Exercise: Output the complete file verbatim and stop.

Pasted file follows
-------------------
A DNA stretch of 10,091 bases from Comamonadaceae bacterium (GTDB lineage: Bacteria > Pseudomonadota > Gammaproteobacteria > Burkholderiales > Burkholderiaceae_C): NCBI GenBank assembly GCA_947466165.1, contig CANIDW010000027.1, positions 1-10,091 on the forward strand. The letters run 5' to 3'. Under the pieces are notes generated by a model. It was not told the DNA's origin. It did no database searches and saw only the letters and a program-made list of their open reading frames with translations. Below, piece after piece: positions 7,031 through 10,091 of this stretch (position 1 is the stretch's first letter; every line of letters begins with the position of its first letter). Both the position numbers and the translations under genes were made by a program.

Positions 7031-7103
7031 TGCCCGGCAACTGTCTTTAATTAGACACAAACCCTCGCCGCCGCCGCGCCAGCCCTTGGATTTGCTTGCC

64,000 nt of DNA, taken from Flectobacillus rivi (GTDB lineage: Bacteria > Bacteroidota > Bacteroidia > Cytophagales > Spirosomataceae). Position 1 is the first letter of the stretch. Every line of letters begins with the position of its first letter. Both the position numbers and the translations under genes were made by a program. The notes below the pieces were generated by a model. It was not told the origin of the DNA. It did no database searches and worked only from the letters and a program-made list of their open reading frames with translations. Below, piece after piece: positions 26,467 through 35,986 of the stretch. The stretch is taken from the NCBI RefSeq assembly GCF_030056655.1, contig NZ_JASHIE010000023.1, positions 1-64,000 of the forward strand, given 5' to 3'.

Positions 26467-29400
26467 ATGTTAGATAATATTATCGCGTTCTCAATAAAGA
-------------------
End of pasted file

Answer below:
A DNA stretch of 10,091 bases from Comamonadaceae bacterium (GTDB lineage: Bacteria > Pseudomonadota > Gammaproteobacteria > Burkholderiales > Burkholderiaceae_C): NCBI GenBank assembly GCA_947466165.1, contig CANIDW010000027.1, positions 1-10,091 on the forward strand. The letters run 5' to 3'. Under the pieces are notes generated by a model. It was not told the DNA's origin. It did no database searches and saw only the letters and a program-made list of their open reading frames with translations. Below, piece after piece: positions 7,031 through 10,091 of this stretch (position 1 is the stretch's first letter; every line of letters begins with the position of its first letter). Both the position numbers and the translations under genes were made by a program.

Positions 7031-7103
7031 TGCCCGGCAACTGTCTTTAATTAGACACAAACCCTCGCCGCCGCCGCGCCAGCCCTTGGATTTGCTTGCC

64,000 nt of DNA, taken from Flectobacillus rivi (GTDB lineage: Bacteria > Bacteroidota > Bacteroidia > Cytophagales > Spirosomataceae). Position 1 is the first letter of the stretch. Every line of letters begins with the position of its first letter. Both the position numbers and the translations under genes were made by a program. The notes below the pieces were generated by a model. It was not told the origin of the DNA. It did no database searches and worked only from the letters and a program-made list of their open reading frames with translations. Below, piece after piece: positions 26,467 through 35,986 of the stretch. The stretch is taken from the NCBI RefSeq assembly GCF_030056655.1, contig NZ_JASHIE010000023.1, positions 1-64,000 of the forward strand, given 5' to 3'.

Positions 26467-29400
26467 ATGTTAGATAATATTATCGCGTTCTCAATAAAGA